Muir Woods

Muir Woods

Frank Valley (Muir Woods) Road (Golden Gate Transit #66), Phone: +1 415 388-2596, [3]. 8AM-sunset every day. $3.

The Muir Woods National Monument is home to 560 acres (2.2 km2) of unlogged stands of old-growth redwood trees (Sequoia sempervirens), and is one of the few remaining places where these trees (the tallest living things on the planet) can be seen in their full glory. Many of the redwoods are over 300 (90 m) feet tall, 20 feet (6 m) in diameter and 2000 years old. The woodland is served by a number of board-walks and other walking trails where visitors can get a close look at the magnificent trees.

Do

  • Hikes Mill Valley is the starting point for a number of long hikes in the redwood forests of Mount Tam and beyond to the coast. The most famous hike is the Dipsea Trail a challenging route beginning with three long, steep stairways leading up from Old Mill Park and ending at Stinson Beach 7.1 miles later. The annual Dipsea Race[4] is in June, although the trail can be run or hiked any time. The West Marin Stagecoach is a bus that runs from Stinson Beach back to Mill Valley, stopping approximately one mile from downtown.[5] The Dipsea Trail is not well marked, so first timers should consider carrying a guidebook.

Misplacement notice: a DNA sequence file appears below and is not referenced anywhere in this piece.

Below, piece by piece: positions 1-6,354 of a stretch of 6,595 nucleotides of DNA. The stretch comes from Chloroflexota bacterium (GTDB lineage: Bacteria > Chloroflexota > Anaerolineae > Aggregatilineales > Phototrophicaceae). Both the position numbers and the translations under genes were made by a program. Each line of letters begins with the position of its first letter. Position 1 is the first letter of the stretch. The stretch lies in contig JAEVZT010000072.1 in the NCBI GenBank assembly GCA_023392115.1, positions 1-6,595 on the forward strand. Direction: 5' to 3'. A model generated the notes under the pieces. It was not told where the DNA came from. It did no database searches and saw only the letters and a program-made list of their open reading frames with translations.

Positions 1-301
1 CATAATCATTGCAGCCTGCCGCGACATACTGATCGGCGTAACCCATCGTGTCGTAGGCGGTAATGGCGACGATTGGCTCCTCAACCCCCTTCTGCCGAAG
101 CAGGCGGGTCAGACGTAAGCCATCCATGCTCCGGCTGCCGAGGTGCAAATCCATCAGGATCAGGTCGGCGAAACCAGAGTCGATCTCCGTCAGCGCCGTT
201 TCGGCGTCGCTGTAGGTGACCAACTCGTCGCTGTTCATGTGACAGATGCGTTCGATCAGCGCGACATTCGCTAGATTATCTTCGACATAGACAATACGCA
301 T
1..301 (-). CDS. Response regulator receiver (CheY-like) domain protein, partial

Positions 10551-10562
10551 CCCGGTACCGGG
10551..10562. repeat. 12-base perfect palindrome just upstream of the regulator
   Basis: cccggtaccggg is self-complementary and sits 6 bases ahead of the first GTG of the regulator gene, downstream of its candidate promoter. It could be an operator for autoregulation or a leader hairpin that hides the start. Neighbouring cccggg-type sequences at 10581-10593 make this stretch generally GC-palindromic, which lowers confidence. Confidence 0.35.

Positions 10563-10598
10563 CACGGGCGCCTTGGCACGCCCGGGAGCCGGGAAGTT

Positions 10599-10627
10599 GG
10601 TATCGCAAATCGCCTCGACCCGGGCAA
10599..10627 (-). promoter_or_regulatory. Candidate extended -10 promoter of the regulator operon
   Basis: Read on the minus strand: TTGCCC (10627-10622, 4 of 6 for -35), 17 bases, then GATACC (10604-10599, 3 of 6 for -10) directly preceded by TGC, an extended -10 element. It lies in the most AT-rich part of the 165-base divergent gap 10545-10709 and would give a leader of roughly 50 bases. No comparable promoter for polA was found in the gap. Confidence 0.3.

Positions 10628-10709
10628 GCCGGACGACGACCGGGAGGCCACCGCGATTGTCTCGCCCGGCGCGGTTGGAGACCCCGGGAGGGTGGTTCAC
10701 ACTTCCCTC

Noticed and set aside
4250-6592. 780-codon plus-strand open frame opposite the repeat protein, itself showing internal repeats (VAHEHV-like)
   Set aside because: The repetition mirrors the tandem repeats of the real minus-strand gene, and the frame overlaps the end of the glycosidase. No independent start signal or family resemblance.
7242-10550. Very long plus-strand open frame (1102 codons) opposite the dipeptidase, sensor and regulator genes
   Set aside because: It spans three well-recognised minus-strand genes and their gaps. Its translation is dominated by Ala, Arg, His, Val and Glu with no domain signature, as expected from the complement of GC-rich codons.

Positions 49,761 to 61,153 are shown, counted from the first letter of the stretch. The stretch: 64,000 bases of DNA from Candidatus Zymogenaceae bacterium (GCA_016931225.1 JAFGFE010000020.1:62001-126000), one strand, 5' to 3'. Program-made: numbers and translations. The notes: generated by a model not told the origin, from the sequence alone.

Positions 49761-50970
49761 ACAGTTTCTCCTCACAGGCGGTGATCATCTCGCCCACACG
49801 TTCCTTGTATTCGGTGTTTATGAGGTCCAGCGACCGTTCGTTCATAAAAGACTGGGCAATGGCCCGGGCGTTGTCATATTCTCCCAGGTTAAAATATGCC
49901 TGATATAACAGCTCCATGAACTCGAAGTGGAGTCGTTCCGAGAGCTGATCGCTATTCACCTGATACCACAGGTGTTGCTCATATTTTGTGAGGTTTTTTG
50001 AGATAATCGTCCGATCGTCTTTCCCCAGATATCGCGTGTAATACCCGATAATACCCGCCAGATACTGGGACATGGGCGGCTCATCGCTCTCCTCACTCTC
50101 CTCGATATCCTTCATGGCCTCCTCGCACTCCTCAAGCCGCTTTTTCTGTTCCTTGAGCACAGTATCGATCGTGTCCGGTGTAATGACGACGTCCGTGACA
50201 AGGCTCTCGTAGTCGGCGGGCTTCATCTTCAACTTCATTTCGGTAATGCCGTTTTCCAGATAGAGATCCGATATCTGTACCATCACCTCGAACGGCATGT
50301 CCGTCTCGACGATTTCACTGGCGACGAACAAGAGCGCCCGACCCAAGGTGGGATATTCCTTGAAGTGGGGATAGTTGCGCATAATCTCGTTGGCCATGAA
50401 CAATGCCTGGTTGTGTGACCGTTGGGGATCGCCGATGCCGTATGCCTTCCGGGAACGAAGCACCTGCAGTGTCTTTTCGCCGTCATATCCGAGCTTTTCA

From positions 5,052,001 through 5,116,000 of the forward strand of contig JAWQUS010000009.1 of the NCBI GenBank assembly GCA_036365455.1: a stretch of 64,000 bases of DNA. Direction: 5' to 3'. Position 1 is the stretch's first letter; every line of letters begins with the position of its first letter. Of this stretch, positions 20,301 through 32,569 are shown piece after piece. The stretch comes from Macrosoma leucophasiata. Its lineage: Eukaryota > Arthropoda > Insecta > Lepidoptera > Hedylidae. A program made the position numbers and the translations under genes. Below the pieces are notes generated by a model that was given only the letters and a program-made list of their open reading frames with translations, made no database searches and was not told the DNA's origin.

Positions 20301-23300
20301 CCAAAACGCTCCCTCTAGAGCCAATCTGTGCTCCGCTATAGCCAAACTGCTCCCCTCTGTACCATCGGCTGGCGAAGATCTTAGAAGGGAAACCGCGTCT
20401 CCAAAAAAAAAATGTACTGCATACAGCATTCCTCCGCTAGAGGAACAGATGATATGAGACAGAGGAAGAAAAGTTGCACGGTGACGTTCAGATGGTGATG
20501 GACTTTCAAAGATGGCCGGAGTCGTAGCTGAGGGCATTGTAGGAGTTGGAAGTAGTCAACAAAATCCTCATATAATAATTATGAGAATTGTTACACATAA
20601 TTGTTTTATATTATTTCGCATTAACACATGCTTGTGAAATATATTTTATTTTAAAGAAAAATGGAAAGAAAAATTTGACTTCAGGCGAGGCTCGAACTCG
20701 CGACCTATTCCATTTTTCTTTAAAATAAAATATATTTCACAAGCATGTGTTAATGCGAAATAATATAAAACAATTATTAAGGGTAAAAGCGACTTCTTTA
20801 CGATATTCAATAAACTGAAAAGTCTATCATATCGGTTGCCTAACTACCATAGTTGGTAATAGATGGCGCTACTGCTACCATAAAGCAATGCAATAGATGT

• Green Gulch Farms & Zen Center, 1601 Shoreline Highway, Phone: +1 415 383-3134, [6]. Daily Meditation 8:30AM. Weekend and longer retreats and various workshops in Zen practice and organic farming.
  • Mill Valley Film Festival, [7].

Buy

  • Depot Bookstore A famously nice spot with a cafe and excellent selection of books.

Eat

For a small town, Mill Valley has a wide range of excellent restaurants from cozy local joints to upscale eateries.


  • Toast, 31 Sunnyside Ave. For great breakfast foods where the locals eat.
  • Small Shed Flatbreads, 17 Madrona St. Delicious local, organic artisan flatbread pizzas, fresh salads, and soul-warming comfort foods.
  • Piazza D'Angelo, 22 Miller Av. A Marin institution, D'Angelo's is no simple pizza place. Casual-dressy Italian food. Reservations recommended on weekends or holidays. $16-$20
  • La Ginestra, 127 Throckmorton Av. Great family-style Italian food including pizza and ravioli.
  • Joe's Taco Lounge, 382 Miller Av. Healthy Californian-Mexican. Seafood tacos and burritos are their specialty, but the decor is worth the trip. $5-$10
  • El Paseo Restaurant, 17 Throckmorton Ave. For a delicious, and rather expensive, dinner out, try this upscale Italian/California cuisine restaurant and Mill Valley institution.
  • Vasco Mill Valley, 106 Throckmorton Ave at Miller Ave. Casual, friendly, family-owned Italian that is popular with the locals. The menu includes meat, fish and pasta; and, they have a wood burning oven for the pizzas and other roasted items.

Drink